You may develop unusual sensations in your body or legs like tingling, pain, or numbness. These sensations, known as paresthesia, are signs of nerve damage caused by high glucose levels.
The symptoms you experience won't exactly match those of another person. However, the most common diabetes symptoms experienced by many people with diabetes are increased thirst, increased urination, feeling tired and losing weight.
Blurry vision, increased urination, feeling hungry, extreme thirst, and finding that you have itchy, dry skin are all warning signs that you could be in the early stages of type 2 diabetes. Some other signs may be harder to pin down.
Diabetes can often cause nausea and vomiting. These symptoms may be related to blood sugar, diabetes treatments, or complications related to your condition. Low and high blood sugars, diabetic ketoacidosis , pancreatitis, gastroparesis , and low blood pressure can all cause you to feel nauseous or vomit.
feeling or being sick. abdominal (tummy) pain. rapid, deep breathing. signs of dehydration, such as a headache, dry skin and a weak, rapid heartbeat.
Many people with diabetes will describe themselves as feeling tired, lethargic or fatigued at times. It could be a result of stress, hard work or a lack of a decent night's sleep but it could also be related to having too high or too low blood glucose levels.
Infections, bloody or swollen gums, or foot sores. Sudden changes in the eyes: vision, pain, or seeing lights or spots floating within the field of vision. Any signs that could indicate heart problems or disease.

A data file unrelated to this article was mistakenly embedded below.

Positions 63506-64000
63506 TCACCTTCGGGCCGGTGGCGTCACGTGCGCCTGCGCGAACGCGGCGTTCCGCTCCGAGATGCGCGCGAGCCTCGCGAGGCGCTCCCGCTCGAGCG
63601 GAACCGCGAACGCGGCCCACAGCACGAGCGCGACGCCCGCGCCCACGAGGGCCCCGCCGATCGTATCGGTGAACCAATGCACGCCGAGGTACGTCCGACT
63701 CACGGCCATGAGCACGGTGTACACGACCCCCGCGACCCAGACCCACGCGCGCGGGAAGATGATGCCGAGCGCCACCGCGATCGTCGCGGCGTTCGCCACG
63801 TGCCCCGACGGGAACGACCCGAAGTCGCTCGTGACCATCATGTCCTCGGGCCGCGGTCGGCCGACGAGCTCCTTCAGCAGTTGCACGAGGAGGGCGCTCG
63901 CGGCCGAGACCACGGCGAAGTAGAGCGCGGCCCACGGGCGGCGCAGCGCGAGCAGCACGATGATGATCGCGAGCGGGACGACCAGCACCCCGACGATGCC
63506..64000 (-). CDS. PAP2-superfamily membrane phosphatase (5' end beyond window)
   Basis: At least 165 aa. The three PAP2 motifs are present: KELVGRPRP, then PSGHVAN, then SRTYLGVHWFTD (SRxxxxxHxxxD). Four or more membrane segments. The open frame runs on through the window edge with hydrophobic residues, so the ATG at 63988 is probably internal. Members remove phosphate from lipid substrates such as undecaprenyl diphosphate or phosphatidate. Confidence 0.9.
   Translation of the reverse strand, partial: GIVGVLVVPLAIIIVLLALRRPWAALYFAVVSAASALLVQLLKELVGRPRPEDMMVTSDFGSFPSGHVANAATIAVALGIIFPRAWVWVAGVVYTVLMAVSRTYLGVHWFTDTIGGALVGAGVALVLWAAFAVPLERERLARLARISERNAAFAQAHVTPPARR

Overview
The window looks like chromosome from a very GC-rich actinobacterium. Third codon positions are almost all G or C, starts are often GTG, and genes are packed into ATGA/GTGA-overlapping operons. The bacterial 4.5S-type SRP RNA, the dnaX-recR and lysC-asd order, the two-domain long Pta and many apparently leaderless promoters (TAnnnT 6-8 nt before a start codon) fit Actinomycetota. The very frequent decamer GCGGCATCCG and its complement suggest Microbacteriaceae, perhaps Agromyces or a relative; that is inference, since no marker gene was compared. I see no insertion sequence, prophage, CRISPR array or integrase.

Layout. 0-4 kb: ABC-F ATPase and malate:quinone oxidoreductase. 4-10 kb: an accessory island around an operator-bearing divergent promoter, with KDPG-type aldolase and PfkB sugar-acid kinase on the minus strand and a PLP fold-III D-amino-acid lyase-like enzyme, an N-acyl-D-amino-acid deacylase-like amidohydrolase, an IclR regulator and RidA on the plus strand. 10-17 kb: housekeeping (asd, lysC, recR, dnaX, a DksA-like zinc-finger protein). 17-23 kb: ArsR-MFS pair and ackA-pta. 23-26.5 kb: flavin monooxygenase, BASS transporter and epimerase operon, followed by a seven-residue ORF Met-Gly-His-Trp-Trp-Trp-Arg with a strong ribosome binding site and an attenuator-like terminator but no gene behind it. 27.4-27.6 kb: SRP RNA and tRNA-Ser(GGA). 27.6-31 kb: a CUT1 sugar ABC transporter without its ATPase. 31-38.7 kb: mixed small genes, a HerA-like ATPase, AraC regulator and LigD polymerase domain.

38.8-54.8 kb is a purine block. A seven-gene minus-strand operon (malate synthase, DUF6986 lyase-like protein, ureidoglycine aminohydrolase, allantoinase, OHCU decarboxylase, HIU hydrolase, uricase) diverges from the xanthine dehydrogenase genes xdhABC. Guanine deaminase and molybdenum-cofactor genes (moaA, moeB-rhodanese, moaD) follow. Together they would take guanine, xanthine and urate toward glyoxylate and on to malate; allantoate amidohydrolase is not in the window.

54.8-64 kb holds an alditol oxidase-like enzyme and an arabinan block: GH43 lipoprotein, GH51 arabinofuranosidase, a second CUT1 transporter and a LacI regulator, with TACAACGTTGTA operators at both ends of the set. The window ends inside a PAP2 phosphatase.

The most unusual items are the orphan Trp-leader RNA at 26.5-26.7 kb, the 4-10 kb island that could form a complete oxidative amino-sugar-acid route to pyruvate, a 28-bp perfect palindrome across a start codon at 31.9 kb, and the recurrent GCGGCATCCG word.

Many people have type 2 diabetes for years without realising because the early symptoms tend to be general, or there are no symptoms at all.
The short answer is yes, gaining weight with diabetes is possible. People with diabetes indeed often struggle with weight gain due to medications plus a sedentary lifestyle. Lack of exercise can contribute to weight gain, which results in higher blood glucose and unhealthy cholesterol levels.
The most common symptoms of undiagnosed Type 1 and Type 2 diabetes are: Extreme thirst and a greater need to urinate: As excess glucose (sugar) builds up in the bloodstream, fluid is pulled from the tissues. The loss of fluid makes you thirsty. As a result, you may drink and urinate more than usual.
If you have diabetes insipidus, you'll continue to pee large amounts of watery (dilute), light-colored urine when normally you'd only pee a small amount of concentrated, dark yellow urine.
Left untreated, diabetes can lead to heart disease, stroke, nerve and kidney damage, vision loss and more. Even if you have mild blood sugar elevations, you can damage your organs. Diabetes is a common condition.
People with diabetes may experience dizziness, either as a symptom of the condition or as a result of dehydration or certain medications. A doctor can help determine the cause and how to manage or treat it. Diabetes can cause low or high blood sugar, which can make people feel dizzy or lightheaded.
People who have diabetes often have poor sleep habits, including difficulty falling asleep or staying asleep. Some people with diabetes get too much sleep, while others have problems getting enough sleep.
Headaches from low blood sugar may feel dull or throbbing. Headaches from high blood sugar are typically also dull and throbbing, but one type may feel more severe, like stabbing, piercing, or shock-like pain.
What does diabetes itching feel like? If you have diabetes, itching can be intense. It's an irritating feeling that makes it hard not to scratch, but scratching can make the itch worse. You can itch anywhere, but if you have nerve damage (neuropathy) associated with diabetes, your lower legs may itch.
Symptoms of poor glycemic regulation have been shown to closely mirror mental health symptoms, such as irritability, anxiety, and worry. This should come as no surprise, as the brain runs primarily on glucose.
When blood sugar spikes after eating, it can leave you feeling tired, lethargic and moody. Over time, chronic blood sugar issues can put you at risk for conditions like kidney disease, heart disease and even dementia.